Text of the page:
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User-centered design of company development frameworks

Introducting a user-centered design process in a company can be a challenge. Whitney Quesenbery recommends applying an iterative and user-centered approach when doing so.


  • The article Being User-Centered When Implementing a UCD Process

Henrik Olsen - September 29, 2002

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See also: Implementing user-centred design (7) 



Date-entry guidelines

Based on usability tests Travel UCD has reviewed the design for entering dates into hotel booking systems. They suggest 25 date-entry guidelines, of which many would also apply to similar types of sites.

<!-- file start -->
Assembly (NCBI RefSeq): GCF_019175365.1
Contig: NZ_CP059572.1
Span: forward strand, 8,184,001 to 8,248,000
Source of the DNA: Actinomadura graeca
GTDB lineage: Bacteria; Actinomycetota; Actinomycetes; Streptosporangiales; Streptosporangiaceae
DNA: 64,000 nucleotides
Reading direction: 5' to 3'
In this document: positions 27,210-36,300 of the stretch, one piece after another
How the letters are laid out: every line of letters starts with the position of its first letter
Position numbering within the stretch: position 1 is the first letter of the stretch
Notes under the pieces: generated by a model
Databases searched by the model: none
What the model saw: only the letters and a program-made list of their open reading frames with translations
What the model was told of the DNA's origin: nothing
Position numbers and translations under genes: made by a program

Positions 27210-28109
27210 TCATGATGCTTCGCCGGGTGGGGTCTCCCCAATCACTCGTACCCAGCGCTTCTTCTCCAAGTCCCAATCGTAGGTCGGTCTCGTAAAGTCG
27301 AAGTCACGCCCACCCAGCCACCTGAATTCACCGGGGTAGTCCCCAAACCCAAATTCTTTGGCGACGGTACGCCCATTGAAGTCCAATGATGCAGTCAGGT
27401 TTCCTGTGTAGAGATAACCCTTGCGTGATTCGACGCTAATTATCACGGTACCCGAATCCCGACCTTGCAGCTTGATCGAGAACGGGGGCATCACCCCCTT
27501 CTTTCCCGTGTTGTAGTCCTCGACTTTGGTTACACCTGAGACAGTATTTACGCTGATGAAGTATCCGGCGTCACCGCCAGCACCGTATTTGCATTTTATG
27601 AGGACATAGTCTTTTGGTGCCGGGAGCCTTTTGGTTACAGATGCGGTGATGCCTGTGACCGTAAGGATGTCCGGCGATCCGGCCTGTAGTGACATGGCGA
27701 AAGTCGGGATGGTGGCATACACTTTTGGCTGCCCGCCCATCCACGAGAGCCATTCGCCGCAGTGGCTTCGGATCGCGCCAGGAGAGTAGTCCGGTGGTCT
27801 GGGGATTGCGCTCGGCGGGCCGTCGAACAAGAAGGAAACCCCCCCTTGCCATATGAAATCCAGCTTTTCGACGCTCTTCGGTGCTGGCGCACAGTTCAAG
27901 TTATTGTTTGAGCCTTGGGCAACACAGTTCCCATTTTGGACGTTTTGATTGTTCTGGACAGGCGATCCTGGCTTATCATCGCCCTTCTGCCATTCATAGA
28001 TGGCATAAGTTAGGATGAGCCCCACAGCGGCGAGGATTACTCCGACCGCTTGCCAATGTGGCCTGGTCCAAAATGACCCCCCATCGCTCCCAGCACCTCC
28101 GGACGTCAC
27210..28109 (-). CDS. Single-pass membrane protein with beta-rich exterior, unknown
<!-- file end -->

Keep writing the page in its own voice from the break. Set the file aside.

Some highlights:
- Use dropdowns to eliminate date formatting errors
- When selecting dates from a dropdown, combine month and year in one dropdown to reduce the number of items the user has to change
- Reduce the number of times users has to switch between mouse (e.g. dropdowns) and keyboard (e.g. text entry fields)
- Default dates to the current date, unless it's not a valid date entry
- Eliminate the possibility to select a combined month and year, which has already passed
- Error check if a date exists (i.e. not 31st of February)
- Don't abbreviate months (i.e. "August" rather than "Aug")
- Use a calendar popup, but don't depend on it, since many users won't use it
- Show the day of the week corresponding to the selected date to reduce errors


  • The report Hotel Reservation Websites: Date Entry Analysis

Henrik Olsen - September 17, 2002

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See also: Forms (11) 



FAQ design tips

"Frequently Asked Questions (FAQs) are a great way to provide quick, easy answers to users' most common questions. However, ensuring that they fulfill their purpose effectively requires careful planning and design." Jodi Bollaert has collected 16 FAQ design tips.